HD 40979

From Wikipedia, the free encyclopedia
Jump to: navigation, search


HD 40979
Observation data
Epoch J2000      Equinox J2000
Constellation Auriga
Right ascension 06h 04m 29.94s[1]
Declination +44° 15′ 37.6″[1]
Apparent magnitude (V) 6.734
Characteristics
Spectral type F8V
B−V color index 0.565
Astrometry
Radial velocity (Rv) 32.8 ± 0.2 km/s
Proper motion (μ) RA: 93.85 ± 0.47[1] mas/yr
Dec.: -152.79 ± 0.23[1] mas/yr
Parallax (π) 30.20 ± 0.44[1] mas
Distance 108 ± 2 ly
(33.1 ± 0.5 pc)
Absolute magnitude (MV) 4.120
Details
Mass 1.08 M
Radius 1.21 R
Luminosity L
Surface gravity (log g) 20.6 g cgs
Temperature 5929 K
Metallicity 19.4 %
Age 1.48 G years
Other designations
GSC 02937-01747, 2MASS J06042993+4415379, PPM 48712, TYC 2937-1747-1, SAO 40830, BD+44° 1353, HIP 28767
Database references
SIMBAD data
Extrasolar Planets
Encyclopaedia
data
Data sources:
Hipparcos Catalogue,
CCDM (2002),
Bright Star Catalogue (5th rev. ed.)

HD 40979 is a yellow-white dwarf star about 108 light-years away[1] in the constellation of Auriga. The star is a member of a multiple system: it has a companion HD 40979B which shares its proper motion and is located at a projected distance of 6400 AU from the primary. HD 40979B itself has a companion (designated HD 40979C) at a projected distance of 129 AU from star B, making the system a triple.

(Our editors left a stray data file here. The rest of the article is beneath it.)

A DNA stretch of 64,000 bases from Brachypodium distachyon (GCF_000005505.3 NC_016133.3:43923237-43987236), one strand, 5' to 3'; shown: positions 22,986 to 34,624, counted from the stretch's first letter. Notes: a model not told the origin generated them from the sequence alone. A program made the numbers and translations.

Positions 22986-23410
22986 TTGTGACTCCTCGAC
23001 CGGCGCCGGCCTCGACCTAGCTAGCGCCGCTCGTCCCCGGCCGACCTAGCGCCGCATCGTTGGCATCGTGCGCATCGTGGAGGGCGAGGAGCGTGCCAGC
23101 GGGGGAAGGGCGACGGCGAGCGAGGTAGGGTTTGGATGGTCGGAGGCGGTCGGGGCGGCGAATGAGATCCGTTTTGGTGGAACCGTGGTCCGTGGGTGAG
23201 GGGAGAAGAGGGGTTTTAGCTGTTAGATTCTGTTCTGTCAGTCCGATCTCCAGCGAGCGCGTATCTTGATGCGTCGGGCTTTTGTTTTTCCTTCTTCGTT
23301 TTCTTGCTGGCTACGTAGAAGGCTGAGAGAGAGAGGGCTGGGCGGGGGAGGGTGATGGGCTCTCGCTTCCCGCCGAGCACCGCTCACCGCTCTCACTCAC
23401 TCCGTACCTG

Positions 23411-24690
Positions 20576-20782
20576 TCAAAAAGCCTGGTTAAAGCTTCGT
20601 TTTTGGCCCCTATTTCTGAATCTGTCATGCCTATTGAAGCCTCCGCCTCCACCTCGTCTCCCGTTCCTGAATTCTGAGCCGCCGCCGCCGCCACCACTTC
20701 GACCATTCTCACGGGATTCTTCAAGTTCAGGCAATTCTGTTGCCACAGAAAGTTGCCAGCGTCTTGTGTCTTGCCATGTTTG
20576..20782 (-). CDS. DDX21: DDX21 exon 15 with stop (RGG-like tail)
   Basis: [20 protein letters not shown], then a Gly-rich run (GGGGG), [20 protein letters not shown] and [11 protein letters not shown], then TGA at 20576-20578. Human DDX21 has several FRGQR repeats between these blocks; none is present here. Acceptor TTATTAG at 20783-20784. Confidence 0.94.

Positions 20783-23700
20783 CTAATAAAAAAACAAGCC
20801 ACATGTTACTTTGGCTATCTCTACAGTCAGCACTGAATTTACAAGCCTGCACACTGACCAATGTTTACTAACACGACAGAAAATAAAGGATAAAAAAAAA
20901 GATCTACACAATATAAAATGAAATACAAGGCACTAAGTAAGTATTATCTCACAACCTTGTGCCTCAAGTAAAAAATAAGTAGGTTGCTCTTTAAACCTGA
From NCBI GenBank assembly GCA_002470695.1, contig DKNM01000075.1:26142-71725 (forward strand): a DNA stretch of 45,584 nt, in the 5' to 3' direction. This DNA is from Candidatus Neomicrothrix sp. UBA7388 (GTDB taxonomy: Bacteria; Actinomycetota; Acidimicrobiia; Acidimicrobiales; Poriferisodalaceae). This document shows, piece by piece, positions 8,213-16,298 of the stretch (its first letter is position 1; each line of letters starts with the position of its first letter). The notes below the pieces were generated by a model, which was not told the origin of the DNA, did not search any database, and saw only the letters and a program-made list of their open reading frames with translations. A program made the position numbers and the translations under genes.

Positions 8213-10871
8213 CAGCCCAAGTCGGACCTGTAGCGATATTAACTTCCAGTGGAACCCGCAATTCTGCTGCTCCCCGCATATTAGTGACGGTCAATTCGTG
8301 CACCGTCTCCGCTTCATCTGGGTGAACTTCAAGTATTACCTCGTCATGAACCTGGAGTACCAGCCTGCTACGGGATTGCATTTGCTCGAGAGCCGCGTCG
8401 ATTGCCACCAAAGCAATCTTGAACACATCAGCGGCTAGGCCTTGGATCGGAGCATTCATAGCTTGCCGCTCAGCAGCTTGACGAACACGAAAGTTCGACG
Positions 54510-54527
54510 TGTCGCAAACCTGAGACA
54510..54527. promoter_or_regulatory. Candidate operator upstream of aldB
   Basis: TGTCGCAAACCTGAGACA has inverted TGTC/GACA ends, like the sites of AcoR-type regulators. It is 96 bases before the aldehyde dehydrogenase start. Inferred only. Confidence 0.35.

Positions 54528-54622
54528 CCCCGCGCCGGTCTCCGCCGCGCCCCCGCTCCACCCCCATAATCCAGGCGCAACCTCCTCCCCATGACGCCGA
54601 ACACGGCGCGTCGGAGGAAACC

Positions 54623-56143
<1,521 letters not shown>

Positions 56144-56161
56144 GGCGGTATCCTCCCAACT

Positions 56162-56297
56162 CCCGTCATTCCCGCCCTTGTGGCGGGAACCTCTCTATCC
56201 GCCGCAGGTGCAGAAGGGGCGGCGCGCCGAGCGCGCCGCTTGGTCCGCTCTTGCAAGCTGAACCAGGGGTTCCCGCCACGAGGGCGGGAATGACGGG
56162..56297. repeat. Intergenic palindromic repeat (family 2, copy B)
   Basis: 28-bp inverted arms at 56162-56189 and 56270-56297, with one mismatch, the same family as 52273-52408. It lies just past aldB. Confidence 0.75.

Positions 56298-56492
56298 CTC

As of 2002, there is one extrasolar planet known to be orbiting around HD 40979A.[2]

Planetary system[edit]

The HD 40979A planetary system[3]
Companion
(in order from star)
Mass Semimajor axis
(AU)
Orbital period
(days)
Eccentricity Inclination Radius
b >3.83 ± 0.36 MJ 0.855 ± 0.049 263.84 ± 0.71 0.269 ± 0.034

See also[edit]

References[edit]

  1. ^ a b c d e f van Leeuwen, F. (2007). "Validation of the new Hipparcos reduction". Astronomy and Astrophysics. 474 (2): 653–664. arXiv:0708.1752Freely accessible. Bibcode:2007A&A...474..653V. doi:10.1051/0004-6361:20078357. Vizier catalog entry
  2. ^ Fischer, Debra A.; et al. (2003). "A Planetary Companion to HD 40979 and Additional Planets Orbiting HD 12661 and HD 38529". The Astrophysical Journal. 586 (2): 1394–1408. Bibcode:2003ApJ...586.1394F. doi:10.1086/367889. 
  3. ^ Butler, R. P.; et al. (2006). "Catalog of Nearby Exoplanets". The Astrophysical Journal. 646 (1): 505–522. arXiv:astro-ph/0607493Freely accessible. Bibcode:2006ApJ...646..505B. doi:10.1086/504701. 

External links[edit]

Coordinates: Sky map 06h 04m 29.9431s, +44° 15′ 37.599″